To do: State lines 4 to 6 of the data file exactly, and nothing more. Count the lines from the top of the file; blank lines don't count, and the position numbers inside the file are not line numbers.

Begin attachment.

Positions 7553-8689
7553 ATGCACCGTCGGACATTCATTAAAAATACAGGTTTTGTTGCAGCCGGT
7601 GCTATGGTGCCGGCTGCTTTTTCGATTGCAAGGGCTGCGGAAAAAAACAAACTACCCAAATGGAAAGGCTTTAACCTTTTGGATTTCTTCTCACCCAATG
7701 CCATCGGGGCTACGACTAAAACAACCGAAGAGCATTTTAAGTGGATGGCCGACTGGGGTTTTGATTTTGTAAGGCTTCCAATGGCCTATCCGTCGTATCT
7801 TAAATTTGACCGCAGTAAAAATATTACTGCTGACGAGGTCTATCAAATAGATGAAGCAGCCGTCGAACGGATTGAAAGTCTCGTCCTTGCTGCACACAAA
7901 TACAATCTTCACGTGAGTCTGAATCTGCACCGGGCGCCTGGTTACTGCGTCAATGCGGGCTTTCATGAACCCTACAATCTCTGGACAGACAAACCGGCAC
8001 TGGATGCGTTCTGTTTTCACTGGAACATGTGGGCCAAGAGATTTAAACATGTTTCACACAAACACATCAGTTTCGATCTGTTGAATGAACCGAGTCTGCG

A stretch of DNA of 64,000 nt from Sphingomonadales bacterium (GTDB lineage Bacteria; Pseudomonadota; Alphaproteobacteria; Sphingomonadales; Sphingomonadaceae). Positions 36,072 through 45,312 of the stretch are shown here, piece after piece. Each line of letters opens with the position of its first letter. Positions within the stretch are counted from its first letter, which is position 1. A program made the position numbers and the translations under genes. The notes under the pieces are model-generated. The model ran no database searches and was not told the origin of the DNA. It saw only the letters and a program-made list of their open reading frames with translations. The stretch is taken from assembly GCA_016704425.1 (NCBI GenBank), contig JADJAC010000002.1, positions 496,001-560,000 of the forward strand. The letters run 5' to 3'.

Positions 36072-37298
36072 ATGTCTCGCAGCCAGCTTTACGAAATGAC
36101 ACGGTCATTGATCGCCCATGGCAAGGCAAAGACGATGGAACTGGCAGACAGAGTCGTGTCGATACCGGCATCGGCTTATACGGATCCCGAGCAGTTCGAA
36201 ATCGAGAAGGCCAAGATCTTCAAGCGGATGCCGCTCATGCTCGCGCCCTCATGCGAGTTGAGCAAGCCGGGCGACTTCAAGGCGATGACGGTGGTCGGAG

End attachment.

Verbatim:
7701 CCATCGGGGCTACGACTAAAACAACCGAAGAGCATTTTAAGTGGATGGCCGACTGGGGTTTTGATTTTGTAAGGCTTCCAATGGCCTATCCGTCGTATCT
7801 TAAATTTGACCGCAGTAAAAATATTACTGCTGACGAGGTCTATCAAATAGATGAAGCAGCCGTCGAACGGATTGAAAGTCTCGTCCTTGCTGCACACAAA
7901 TACAATCTTCACGTGAGTCTGAATCTGCACCGGGCGCCTGGTTACTGCGTCAATGCGGGCTTTCATGAACCCTACAATCTCTGGACAGACAAACCGGCAC